Green bonds, fintech keys for Hong Kong to retain financial hub status
Despite the dire warning by ratings agencies about Hong Kong’s economic outlook, bankers and the city’s top finance official are upbeat on its advantages as a fundraising and yuan trading centre.
“The global cost of the transition to a low-carbon economy is estimated at US$93 trillion between now and 2030. China alone estimates that it needs 2 trillion yuan, or US$350 billion, over the lifetime of the 13th Five Year Plan to meet its targets, with US$77 billion needed purely to tackle air pollution. Financing this change requires a switch from bank finance to bond finance,” Gulliver said on Friday at a forum on Hong Kong’s status as an international financial centre.
“The first green corporate bond issued by a Chinese company was hosted here in Hong Kong already provides a considerable advantage in marketing Hong Kong’s strengths. And whilst other centres are gaining a reputation for green bond issuance, particularly London, they lack the proximity and the market access of Hong Kong. ”
Gulliver said another driving force for Hong Kong would be the internationalisation of the yuan. The city, he pointed out, has 1 trillion yuan and has been acting as a hub for issuing dim sum bonds and other yuan products.
“As part of the world’s next great conurbation, the Pearl River Delta, covering the cities of Hong Kong, Macau, Guangzhou, Foshan and Shenzhen, it already boasts physical, economic and financial links to the engine room of the mainland economy,” Gulliver said.
HSBC plans to expand retail banking and digital banking in Guangdong to capture the opportunities opened up by the growing wealth in the area.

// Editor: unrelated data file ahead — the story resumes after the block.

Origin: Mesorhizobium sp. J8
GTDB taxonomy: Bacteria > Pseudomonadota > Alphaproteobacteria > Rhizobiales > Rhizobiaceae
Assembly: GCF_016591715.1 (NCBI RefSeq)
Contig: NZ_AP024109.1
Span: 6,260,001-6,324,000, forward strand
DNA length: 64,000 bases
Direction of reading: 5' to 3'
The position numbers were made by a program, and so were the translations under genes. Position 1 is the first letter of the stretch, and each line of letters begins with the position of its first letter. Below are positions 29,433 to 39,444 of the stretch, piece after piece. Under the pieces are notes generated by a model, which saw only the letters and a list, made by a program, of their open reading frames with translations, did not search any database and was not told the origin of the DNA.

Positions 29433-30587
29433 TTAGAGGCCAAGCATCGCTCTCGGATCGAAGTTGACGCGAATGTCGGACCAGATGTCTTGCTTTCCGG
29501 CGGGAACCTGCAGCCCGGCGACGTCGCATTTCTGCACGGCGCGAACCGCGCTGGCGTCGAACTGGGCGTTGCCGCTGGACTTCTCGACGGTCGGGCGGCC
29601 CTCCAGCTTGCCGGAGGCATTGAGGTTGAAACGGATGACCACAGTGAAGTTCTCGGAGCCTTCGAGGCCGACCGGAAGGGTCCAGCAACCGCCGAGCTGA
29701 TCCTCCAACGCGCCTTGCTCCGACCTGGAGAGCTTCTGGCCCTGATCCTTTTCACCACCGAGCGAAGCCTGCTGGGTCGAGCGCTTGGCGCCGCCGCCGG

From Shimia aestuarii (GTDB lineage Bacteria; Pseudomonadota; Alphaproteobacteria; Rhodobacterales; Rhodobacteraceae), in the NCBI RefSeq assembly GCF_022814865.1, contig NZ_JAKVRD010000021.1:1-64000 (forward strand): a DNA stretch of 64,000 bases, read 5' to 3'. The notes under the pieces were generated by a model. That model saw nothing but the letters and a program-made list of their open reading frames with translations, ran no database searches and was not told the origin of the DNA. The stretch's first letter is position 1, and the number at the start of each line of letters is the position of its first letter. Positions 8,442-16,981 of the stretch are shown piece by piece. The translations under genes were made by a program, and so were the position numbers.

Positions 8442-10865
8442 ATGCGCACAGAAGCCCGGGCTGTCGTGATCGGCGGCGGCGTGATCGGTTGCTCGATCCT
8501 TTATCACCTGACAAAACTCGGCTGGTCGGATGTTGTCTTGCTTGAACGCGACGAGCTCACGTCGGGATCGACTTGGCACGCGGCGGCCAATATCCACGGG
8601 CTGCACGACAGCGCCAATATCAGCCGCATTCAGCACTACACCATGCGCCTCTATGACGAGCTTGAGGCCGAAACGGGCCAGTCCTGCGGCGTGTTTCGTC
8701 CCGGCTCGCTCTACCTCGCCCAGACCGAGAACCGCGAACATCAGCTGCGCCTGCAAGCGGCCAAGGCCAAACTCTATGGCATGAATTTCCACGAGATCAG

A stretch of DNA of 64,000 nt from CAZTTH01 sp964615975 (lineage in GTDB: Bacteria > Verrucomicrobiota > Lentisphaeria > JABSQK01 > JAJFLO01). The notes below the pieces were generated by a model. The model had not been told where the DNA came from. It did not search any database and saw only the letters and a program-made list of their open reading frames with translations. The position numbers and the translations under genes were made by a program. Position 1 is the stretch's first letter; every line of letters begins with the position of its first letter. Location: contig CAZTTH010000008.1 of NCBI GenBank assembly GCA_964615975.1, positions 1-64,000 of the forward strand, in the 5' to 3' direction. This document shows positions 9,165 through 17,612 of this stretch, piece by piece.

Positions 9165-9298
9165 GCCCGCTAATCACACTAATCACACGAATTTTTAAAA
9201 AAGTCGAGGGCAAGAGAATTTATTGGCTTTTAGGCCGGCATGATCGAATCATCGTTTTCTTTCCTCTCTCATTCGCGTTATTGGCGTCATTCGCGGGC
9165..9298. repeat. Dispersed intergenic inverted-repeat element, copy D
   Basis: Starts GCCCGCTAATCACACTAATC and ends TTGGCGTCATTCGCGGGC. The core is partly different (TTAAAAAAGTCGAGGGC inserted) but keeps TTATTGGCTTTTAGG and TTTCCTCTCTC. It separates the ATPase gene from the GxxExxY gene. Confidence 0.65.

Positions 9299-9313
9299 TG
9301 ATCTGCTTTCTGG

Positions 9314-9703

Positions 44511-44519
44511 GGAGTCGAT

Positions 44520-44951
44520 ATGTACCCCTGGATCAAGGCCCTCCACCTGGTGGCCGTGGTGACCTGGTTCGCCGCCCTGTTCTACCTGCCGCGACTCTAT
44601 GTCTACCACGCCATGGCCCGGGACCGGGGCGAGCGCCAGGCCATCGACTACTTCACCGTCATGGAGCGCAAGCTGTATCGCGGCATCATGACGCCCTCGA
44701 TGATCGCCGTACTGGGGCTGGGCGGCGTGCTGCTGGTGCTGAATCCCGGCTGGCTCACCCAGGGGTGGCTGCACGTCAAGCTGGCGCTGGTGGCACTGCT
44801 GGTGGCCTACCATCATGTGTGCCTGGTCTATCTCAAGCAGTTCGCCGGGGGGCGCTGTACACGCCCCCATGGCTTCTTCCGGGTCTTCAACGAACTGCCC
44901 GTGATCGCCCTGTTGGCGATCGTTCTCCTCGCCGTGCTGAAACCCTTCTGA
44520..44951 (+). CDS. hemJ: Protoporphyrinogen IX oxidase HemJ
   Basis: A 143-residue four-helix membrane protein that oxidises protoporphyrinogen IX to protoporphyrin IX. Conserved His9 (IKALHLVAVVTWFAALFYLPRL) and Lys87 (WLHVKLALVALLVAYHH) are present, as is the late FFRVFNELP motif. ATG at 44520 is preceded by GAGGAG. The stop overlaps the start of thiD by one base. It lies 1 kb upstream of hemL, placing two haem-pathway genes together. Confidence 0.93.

Financial Secretary John Tsang Chun-wah said at the same forum that he believes financial technology, yuan internationalisation and capital market fundraising would provide the way ahead for Hong Kong as an international financial centre.
While the credit rating agencies have pointed out the city’s proximity to mainland China would add to the risks for the city in the event of China’s slowdown, Tsang said Hong Kong would continue to benefit from China’s economic growth.
“Following a double-digit economic growth for 30 years, the 6.5-7 per cent growth this year is still better than that of many developed countries,” Tsang said.
The high liquidity of Hong Kong’s financial markets allows companies to conduct their initial public offering (IPO) here as well as mergers and acquisitions. Hong Kong remained the No 1 IPO market worldwide last year and the first quarter of this year.
Tsang said the way forwarded for Hong Kong is to develop fintech, or technology used in the financial sector.
In his Budget speech, Tsang unveiled plans to encourage start-ups and research and development.
“We need to make sure Hong Kong has a role to play in the digital age,” he said, adding that
Hong Kong may join the Beijing-led Asian Infrastructure Investment Bank (AIIB) later this year and play a role in “One Belt One Road” fundraising activities.
Mark Tucker, chief executive and president of AIA Group, the largest insurer in the city and the third largest in Asia, said Hong Kong would continue to be an ideal place for international insurance companies to expand their business.
“Hong Kong has a large pool of yuan, which allows insurance companies to launch RMB insurance policies and other products,” Tucker said, adding that insurance companies need to invest in diverse products for their premiums and Hong Kong provides these investment opportunities.